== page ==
“Mummy, I’m a sauce lid”. That awkward moment when you can’t understand your own kid.

It’s usually my two-year-old boy whose verbal language skills require a little assistance from me. My husband often asks “Mummy, what’s he saying?” and in the blink of the eye, I translate the toddler talk into English, and everyone’s happy.

So I was recently stumped when my four-year-old son sat in his car seat saying something that made absolutely no sense to me. This is a very rare occurrence; in fact it hasn’t happened in a couple of years. My younger son was at junior kindy that day, so it was just Master Four, The Baby and me travelling in the car.

say what

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Him: “Mummy, I’m a sausage.” (Yeah, nothing unusual here, I’ve heard him say weirder).

Me: “Oh you’re a sausage are you, darling?”

Him: “No, I said SAUSAGE!”

Er, ok… tactical response: just keep driving and he’ll forget what he was saying.

Something mystical happens when you become a mother. You become somewhat of a “kid-whisperer”. When your child says something inaudible and nonsensical, you have an innate ability to interpret their verbal language attempt for others. Grandparents, aunts and uncles and friends turn to you to decipher your toddler’s babble. Of course, you know exactly what they’re saying. And you have a 90% success rate in translating for him. The other 10% involves a frustrating to-and-fro as your lines of communication run strictly parallel to your child’s and threaten to never intersect. Panic ensues. After all, you’re the expert. If you can’t understand him, no one can. It’s all down to you, mum.

By the way, he hasn’t forgotten what he was on about.

Him: “A sauce lid!!!” (What the hell’s a sauce lid? I’m wondering, but fair enough, he could be onto something).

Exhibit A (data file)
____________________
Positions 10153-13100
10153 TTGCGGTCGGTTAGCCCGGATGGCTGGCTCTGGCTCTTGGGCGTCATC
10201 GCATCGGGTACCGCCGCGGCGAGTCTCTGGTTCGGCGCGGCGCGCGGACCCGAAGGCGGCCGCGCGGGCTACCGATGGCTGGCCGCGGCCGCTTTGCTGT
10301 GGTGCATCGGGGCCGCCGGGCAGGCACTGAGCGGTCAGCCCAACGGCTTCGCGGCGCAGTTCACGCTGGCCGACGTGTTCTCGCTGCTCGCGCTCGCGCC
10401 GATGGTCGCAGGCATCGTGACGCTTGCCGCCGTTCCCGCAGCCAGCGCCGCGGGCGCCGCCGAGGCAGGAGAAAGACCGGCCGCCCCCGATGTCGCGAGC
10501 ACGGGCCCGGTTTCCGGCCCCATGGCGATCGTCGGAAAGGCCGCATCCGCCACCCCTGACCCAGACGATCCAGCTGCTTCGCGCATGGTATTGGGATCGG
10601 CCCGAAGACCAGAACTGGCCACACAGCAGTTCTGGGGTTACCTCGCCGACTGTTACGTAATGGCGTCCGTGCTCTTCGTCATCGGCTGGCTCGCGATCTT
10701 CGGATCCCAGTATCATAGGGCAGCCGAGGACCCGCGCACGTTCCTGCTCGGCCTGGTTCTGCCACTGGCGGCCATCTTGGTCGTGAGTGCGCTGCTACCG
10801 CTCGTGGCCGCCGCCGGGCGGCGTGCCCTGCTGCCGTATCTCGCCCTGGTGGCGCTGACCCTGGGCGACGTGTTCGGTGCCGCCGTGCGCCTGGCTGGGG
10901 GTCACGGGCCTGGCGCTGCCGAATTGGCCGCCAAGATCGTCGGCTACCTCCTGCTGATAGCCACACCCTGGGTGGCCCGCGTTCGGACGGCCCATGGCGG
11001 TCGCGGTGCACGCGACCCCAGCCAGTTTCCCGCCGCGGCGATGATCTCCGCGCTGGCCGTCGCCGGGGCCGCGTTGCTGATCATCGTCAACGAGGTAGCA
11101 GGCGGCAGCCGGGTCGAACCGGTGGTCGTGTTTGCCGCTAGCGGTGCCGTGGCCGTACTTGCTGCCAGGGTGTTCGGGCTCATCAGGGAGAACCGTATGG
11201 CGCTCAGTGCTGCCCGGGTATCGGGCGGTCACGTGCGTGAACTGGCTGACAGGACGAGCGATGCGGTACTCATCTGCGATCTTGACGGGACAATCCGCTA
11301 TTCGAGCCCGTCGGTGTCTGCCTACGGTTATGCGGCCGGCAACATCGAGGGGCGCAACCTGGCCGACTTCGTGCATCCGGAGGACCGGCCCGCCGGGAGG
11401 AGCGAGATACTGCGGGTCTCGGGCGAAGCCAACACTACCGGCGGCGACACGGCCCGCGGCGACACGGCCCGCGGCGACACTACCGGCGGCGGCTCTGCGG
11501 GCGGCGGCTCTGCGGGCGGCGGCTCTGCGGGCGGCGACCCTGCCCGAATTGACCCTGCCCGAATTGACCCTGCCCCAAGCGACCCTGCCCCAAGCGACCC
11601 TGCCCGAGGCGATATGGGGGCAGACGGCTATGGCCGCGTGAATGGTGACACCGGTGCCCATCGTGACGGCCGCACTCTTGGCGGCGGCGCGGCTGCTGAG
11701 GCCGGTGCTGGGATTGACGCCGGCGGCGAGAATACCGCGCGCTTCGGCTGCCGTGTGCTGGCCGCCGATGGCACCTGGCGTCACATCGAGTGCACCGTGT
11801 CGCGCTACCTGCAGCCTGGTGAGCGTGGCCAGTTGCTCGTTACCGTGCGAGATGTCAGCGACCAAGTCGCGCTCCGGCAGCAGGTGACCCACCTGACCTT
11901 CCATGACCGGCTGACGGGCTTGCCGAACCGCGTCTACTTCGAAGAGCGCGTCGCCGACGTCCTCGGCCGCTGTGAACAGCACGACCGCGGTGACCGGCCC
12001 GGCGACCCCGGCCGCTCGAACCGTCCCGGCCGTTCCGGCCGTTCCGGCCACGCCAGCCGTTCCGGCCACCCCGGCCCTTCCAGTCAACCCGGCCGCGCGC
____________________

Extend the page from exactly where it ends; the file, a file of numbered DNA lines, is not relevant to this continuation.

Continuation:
Me: “Ohhh, a sauce lid! Mmm-hmm.”

Him: “No mum. A sauce lid”.


Sometimes young kids manage to articulate themselves as clearly as a bell. I was recently queuing in the crowded (but strangely silent) local post office, and my toddler said beautifully “Mama, my want a boobie”. I glanced around nervously attempting to gauge whether he’d been heard (newsbreak: of course he had), and managed a pathetic smile at the elderly lady in front of me. Just when I dared to think he’d gone unheard, my preschooler piped up: “Mummy, Sam said he wants a breastfeed. Are you gonna give him a BREASTFEED???”. Nice. No need for any interpretation there.

Well, you can tell by the way I use my walk, I'm a boobies man, no time to talk.
Well, you can tell by the way I use my walk, I’m a boobies man, no time to talk.

Other times its a toddler’s poor pronunciation that causes the utmost embarrassment for his mother. I have a friend whose two year old has a rather unfortunate way of saying the name of his favourite toy: his dump truck. What did your kid just call me?

Back to the sauce lid conversation. Only now he’s saying “assorted” and I’ve given up, because I highly doubt he knows the word assorted, despite the fact that’s exactly what he’s saying. I swiftly remove my Mummy hat and place my Teacher hat firmly on.

Me: “Sweetie, I’m having trouble understanding what you’re saying. Could you think of another way to say it?”. And that’s how it’s done, I think smugly.

Until my usually easy-going little guy reaches forward from his seat, smacks the back of mine and yells:


Of course! I’ve just collected him from kindergarten, where he gets to wear a little kindergarten t-shirt, and take a backpack and packed lunch. He’s a school kid. How dumb am I?

Apparently very. He’s not saying school kid. He’s now very frustrated. I consider conceding defeat and calling my husband on Bluetooth to let our son have it out with him. But no, that won’t work, it’s only 2.53pm, and my husband is busy doing his other job – teaching a class of students – for another six and a half minutes. Pfft.

Hang on… what’s that? Silence? Surely not?

I hazard a glance in my rear view mirror and to my extraordinary shock, he’s asleep. He looks so peaceful and adorably cute when he’s not yelling at me.

Oh my poor little man. He must have been exhausted.

Exhausted! “Mummy, I’m exhausted.” Oh bless, I think, as I click on my favourite non-child-friendly radio station, take a long sip of my jumbo takeaway cappuccino and thoroughly enjoy the ten minute drive home, my mind at ease.

A note: This post is just intended as a lighthearted observation of one of the many minor challenges of parenthood. If you have any concerns about your child’s oral language development, you may wish to have a look at one of my favourite blogs, Mommy Speech Therapy, and utilise the Articulation Screener Tool, as a first step.

5 thoughts on ““Mummy, I’m a sauce lid”. That awkward moment when you can’t understand your own kid.

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